Discussion in 'Judging Trophies' started by Guster, Feb 12, 2015.
Thanks for the feedback!!!!!!!!!
A good PH should and from my experience can judge game as well as some can judge native game back home. Having said that a close estimate should be expected, 3/4" is certainly a close estimate.
One of the first things I was taught as a sheep guide was "always keep an inch in your pocket". Simply put tell your hunter 1 inch less than you think for that very reason mentioned. If the animal is 1/2" bigger you are a good guide, 1" you are a hero, 1/4" short and you are an A-hole in the eyes of some. Even from 400+ yards.
Of course over here there is no shopping, you get one tag, once you pull the trigger it is yours no questions asked. (the game warden will have the last word in that argument).
Words to live by!
My same question regarding the use of light rifles on heavy animals raises it's ugly head again here, on the subject of tape measures : "What's the point"? (in agonizing over a millimeter here and a fraction of an inch there)
Seems like that is all so tedious, exhausting and too distracting from the otherwise great and honorable pleasure of hunting.
And the more "experienced" we become (not in hunting terms, but in life generally), the more this holds true in so many areas...
Congratulations, I expect the science does stand behind this approach. This whole subject brings to light an important conversation that a hunter needs to have up front with a PH. I really doubt a PH could come up with a satisfying enough for me to not shoot a 60" Kudu. If ever fortunate enough to see one I expect my trigger finger would be much faster than some on the spot conversation over age or any other factor for that matter. Would definitely need to have that conversation up front, prior to hunting.
You would be pleased to know that I did I take a 12-13yr old Gemsbok. I won't tell you I took it due to its age class but certainly pleased it worked out that way. It's wore down to barely 24" long but the 7 1/4" bases did make it stand out from the rest. Just doing my part for conservation
I hope a really old Leopard shows himself in August. I would like to do my part for conservation again!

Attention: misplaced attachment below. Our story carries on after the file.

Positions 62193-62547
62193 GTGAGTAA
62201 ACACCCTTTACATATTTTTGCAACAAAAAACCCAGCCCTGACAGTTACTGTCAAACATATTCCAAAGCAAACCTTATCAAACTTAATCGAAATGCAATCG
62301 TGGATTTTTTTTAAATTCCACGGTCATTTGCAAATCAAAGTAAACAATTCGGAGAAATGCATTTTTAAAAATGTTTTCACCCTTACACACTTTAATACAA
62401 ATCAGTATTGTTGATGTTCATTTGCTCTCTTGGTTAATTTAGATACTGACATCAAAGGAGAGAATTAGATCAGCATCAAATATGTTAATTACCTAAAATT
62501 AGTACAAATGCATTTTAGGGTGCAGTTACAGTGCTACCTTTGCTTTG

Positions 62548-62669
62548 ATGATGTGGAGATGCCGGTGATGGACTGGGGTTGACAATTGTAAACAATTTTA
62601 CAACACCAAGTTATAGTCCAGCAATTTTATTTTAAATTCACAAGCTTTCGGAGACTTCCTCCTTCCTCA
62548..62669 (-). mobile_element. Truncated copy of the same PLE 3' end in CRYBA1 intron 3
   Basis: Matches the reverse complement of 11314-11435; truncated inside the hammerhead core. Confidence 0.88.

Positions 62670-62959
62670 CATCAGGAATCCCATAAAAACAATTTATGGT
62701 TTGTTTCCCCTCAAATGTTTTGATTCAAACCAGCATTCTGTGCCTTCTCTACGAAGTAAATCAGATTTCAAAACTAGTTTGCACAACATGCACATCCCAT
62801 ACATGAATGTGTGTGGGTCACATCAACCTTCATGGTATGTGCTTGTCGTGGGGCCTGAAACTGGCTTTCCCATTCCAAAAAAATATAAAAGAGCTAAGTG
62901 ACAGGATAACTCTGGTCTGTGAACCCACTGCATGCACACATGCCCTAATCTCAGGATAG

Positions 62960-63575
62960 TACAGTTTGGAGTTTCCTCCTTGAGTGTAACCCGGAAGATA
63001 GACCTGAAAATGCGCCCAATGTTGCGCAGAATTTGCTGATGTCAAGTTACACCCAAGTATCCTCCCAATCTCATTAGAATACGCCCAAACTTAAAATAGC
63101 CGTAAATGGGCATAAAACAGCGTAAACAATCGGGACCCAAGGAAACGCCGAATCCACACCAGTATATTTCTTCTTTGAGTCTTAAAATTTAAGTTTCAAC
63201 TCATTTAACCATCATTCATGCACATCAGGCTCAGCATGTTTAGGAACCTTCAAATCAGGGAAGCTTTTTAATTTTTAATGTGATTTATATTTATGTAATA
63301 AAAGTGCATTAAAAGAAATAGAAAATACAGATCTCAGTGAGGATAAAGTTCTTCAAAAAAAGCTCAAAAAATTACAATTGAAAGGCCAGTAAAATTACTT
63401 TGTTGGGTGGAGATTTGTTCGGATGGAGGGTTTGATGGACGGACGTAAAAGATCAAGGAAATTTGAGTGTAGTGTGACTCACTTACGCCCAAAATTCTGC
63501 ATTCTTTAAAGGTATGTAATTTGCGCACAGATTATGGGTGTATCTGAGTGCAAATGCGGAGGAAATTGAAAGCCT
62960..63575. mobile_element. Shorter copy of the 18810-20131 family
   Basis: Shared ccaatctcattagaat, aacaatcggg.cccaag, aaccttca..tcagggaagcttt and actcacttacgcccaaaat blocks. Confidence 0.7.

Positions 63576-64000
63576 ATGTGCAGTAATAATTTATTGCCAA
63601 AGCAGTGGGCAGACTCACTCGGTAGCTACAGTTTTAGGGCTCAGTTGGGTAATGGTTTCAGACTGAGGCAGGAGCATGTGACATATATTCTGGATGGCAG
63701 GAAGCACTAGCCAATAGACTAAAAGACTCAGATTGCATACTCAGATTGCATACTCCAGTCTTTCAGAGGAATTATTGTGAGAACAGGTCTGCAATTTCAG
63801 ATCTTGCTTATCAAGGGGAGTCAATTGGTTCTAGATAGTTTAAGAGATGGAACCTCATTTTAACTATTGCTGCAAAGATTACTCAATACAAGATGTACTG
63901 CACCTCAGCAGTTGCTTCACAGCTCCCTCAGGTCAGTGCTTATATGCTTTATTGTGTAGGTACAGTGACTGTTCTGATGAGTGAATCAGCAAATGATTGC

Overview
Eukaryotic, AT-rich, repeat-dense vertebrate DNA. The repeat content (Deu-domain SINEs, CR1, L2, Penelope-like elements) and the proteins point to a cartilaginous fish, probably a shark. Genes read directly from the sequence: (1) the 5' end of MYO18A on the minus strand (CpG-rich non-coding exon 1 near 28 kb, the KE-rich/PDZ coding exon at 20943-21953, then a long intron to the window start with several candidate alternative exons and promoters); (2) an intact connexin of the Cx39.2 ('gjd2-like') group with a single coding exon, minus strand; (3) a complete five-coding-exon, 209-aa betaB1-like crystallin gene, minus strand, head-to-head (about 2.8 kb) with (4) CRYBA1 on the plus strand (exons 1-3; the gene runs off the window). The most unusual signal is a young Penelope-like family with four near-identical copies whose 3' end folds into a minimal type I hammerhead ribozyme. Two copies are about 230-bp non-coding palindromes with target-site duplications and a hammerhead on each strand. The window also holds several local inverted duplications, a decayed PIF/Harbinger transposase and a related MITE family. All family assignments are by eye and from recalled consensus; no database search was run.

Couldn't agree more! There is lots of time for numerical measuring long after the hunt is over. More important measurements of success/failure while hunting, and you don't require a tape for them!
But how do you reliably judge the difference between a mature animal in its prime and a mature animal past its prime/breeding? Until you actually look at the teeth of the animal, presence or absence of fused sutures on the skull/bones or send a tooth in for aging you can't really be sure of the age just from looking at the animal from afar. Unless of course it is a really old animal that is in really bad shape i.e. severely underweight because it can't eat, or has an other wise "sickly" appearance.
Like say lets use a leopard for an example, how would you tell the difference between a mature in its prime tom leopard vs. a post prime tom?
Diddo on the Leopard aging? I would sure like to know.
Similar thread: Leopard Aging Guide: http://www.africahunting.com/threads/leopard-aging-guide.5496/.
Thanks Jerome! I guess that's why you get the big bucks
Thanks a lot for the link to the thread! However I tried clicking on the hyperlink to the pdf: Leopard Aging Test and to the Leopard Aging Test Sheet and I got the following message for both AfricaHunting.com- Error The requested page could not be found.
Thx fixed. You can also find them at the bottom of the post as attached documents.
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